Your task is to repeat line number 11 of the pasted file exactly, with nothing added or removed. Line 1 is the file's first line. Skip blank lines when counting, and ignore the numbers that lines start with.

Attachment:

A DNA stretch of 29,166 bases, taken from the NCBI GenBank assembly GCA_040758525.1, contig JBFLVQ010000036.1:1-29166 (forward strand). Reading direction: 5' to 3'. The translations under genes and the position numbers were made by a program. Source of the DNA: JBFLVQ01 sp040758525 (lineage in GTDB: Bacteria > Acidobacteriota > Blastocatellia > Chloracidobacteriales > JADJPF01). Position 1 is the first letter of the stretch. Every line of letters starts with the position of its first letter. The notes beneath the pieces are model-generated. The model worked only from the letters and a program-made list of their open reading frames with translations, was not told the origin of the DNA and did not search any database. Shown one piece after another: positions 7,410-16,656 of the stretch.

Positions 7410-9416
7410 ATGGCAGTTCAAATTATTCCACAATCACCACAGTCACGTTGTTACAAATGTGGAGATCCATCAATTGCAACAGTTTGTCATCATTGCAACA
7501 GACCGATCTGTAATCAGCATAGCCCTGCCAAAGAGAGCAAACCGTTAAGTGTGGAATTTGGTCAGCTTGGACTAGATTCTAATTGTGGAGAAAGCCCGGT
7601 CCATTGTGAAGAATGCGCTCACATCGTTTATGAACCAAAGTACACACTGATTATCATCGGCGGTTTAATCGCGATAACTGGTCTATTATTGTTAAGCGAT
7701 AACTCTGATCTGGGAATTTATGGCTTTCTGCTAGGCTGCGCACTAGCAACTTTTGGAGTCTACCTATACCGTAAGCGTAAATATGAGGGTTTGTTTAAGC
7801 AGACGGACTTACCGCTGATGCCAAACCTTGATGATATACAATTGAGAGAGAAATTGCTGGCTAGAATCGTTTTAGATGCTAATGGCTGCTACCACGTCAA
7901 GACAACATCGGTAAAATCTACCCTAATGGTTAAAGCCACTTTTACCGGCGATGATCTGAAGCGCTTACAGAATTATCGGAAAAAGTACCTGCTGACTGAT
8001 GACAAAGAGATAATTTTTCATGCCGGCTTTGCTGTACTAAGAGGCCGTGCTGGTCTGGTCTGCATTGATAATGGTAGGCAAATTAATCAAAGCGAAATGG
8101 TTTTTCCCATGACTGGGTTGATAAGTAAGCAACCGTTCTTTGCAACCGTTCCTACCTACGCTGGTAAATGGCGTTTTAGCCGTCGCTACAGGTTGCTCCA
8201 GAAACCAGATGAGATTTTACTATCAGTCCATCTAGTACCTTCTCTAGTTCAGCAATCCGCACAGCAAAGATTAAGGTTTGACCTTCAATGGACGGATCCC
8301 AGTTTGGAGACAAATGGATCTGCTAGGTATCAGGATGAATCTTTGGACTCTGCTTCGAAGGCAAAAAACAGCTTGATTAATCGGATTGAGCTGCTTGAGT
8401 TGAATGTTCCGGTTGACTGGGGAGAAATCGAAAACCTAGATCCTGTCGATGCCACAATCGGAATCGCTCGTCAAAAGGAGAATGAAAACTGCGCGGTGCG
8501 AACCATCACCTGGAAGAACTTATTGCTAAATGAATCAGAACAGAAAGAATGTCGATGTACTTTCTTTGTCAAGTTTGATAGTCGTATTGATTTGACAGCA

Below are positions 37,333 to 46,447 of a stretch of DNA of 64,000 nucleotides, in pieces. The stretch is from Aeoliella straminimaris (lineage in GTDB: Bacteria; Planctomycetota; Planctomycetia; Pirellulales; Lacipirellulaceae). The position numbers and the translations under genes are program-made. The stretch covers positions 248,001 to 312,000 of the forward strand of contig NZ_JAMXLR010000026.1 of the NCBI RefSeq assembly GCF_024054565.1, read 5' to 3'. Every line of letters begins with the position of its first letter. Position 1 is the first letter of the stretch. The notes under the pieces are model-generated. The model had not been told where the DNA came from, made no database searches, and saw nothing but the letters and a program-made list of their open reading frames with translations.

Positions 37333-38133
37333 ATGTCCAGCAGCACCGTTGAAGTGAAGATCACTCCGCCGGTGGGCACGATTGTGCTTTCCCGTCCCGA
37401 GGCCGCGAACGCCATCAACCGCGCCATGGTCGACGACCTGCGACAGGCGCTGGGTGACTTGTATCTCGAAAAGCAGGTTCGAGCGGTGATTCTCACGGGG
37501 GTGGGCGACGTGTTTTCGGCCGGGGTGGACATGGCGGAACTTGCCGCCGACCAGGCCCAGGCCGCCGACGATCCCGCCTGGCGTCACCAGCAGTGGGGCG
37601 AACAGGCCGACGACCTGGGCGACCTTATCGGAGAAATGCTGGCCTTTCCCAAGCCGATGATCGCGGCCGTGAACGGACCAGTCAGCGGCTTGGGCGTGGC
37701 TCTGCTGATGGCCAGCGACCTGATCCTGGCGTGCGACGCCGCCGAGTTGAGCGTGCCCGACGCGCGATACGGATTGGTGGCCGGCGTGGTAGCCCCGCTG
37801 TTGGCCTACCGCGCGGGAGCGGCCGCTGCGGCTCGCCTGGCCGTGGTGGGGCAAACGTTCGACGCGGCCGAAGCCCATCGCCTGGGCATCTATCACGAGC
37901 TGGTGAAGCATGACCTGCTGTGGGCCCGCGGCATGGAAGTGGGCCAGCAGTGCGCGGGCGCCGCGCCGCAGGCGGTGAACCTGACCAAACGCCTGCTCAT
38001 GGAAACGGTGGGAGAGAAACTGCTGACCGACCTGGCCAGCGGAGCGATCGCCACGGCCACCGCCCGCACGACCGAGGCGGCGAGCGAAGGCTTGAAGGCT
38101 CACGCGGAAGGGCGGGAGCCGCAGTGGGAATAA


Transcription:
8201 GAAACCAGATGAGATTTTACTATCAGTCCATCTAGTACCTTCTCTAGTTCAGCAATCCGCACAGCAAAGATTAAGGTTTGACCTTCAATGGACGGATCCC